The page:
Potosí: Inside the Devil’s Mine
This is Tío. Their god inside the mines. Outside they pray to God, but for them God does not exist inside the mines. So who will take care of them down there? The Devil. Tío.
The miners adorn him with confetti and give him offerings of coca leaves, alcohol and cigarrettes in exchange for his protection inside the mines. They believe that if they don’t do these things, he will cause accidents. The word Tío came from Dios (God). The letter “D” was not in the Quechua language and so the indigenous people pronounced it with a “T” and evolved into “Tío.”
The mine, Cerro Rico, overlooks the city of Potosí. At about 4100 meters, Potosí is one of the highest cities in the world. Founded in 1545, the mine contained rich silver deposits and made Potosí the major supplier of silver for Spain.
My visit started in the Miner’s Market. It is customary to bring presents for the miners when visiting the mines. I got some coca leaves, alcohol, soda and cigarrettes. The coca leaves help the miners to not feel fatigue and hunger. Most will not work without them. I got the alcohol, soda and cigarrrettes because today was a special day for them. Today, August 1st, is the day for K’araku.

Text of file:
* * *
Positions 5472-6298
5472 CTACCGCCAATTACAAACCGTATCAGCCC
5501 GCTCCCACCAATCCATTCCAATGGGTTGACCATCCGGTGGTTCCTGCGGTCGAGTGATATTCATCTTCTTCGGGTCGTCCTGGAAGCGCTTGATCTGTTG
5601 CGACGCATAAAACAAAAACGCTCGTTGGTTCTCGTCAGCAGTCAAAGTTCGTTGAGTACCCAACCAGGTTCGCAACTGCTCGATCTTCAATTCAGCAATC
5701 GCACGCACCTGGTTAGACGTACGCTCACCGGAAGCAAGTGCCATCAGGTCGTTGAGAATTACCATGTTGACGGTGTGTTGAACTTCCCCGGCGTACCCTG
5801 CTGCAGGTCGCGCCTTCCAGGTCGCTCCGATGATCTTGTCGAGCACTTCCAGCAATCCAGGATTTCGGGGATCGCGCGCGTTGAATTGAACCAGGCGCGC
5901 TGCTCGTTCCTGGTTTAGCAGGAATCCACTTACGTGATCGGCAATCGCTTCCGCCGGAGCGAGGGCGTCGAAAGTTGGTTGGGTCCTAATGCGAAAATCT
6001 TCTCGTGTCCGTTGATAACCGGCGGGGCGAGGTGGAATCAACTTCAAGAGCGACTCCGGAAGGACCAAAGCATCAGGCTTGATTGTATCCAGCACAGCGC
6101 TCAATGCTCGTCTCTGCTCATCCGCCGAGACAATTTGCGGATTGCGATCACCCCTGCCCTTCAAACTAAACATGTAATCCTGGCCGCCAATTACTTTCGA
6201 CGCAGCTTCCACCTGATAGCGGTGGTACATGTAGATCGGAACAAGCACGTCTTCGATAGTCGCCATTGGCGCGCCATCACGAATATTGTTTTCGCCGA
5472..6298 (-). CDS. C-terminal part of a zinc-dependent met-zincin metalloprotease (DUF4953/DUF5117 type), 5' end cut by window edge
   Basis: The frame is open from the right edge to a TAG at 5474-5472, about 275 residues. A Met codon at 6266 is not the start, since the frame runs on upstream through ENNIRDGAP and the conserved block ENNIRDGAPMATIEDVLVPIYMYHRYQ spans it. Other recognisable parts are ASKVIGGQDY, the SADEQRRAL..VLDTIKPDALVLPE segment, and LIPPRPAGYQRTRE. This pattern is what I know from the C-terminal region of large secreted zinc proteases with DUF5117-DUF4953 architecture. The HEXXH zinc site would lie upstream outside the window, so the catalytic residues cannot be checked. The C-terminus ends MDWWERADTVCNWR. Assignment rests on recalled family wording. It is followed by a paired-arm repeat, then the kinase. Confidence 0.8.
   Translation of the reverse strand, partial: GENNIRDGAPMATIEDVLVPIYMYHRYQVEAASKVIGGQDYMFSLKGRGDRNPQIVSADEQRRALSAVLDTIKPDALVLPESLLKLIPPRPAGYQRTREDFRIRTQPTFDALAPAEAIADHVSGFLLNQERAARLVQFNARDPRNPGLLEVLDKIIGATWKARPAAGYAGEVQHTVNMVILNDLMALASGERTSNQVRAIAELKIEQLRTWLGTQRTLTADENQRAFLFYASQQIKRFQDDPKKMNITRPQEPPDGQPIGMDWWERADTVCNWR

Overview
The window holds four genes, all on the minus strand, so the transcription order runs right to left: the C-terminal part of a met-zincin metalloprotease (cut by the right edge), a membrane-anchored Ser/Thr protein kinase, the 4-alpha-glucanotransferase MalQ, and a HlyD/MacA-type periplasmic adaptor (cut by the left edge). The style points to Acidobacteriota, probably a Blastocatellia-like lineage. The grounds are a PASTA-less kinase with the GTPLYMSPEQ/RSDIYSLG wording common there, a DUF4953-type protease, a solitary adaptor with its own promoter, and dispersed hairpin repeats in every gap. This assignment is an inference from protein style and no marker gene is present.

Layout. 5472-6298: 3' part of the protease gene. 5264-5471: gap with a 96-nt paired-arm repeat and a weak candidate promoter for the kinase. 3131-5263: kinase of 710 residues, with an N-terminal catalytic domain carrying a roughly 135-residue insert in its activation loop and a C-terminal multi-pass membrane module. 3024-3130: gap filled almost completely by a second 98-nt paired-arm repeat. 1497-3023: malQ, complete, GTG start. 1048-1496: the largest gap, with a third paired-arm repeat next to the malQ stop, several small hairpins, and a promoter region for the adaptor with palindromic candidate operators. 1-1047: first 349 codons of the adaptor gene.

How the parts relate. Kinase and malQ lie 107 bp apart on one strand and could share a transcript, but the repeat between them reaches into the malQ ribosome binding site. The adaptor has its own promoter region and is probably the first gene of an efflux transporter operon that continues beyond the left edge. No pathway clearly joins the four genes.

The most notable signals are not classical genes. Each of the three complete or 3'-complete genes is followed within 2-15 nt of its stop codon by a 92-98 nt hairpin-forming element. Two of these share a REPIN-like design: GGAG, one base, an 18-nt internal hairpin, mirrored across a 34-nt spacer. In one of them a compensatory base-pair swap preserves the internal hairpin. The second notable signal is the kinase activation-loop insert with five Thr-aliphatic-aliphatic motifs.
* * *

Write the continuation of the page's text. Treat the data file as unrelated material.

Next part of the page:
Inside the mine was cold and damp, and then hot much lower down. There were many tunnels and beams that seem to offer little support against collapse. Most areas were so low we had to crawl through them. As it was a holiday, very few miners were working.
After visiting the mines we went out to join in the festivities. All the workers were outside chewing on coca leaves, smoking, and sharing drinks with each other. They happily welcomed us in their group. K’araku during the first of August is a ceremonial offering of llamas to Tío. Two llamas were given coca leaves and alcohol to prepare them for the sacrifice. They were then sacrificed at the entrance of the mines. The blood was scattered across the entrance, walls, and machinery for Tío to feed on, hoping that this would appease him and not claim human lives in the mines.
I know that mining is a very hard life for these people. Perhaps it was better that I was here on August 1st and I saw them in a much relaxed day of their life.
(The documentary “The Devil’s Miner” did a great job showing the truth about the lives of miners. I highly recommend watching it.)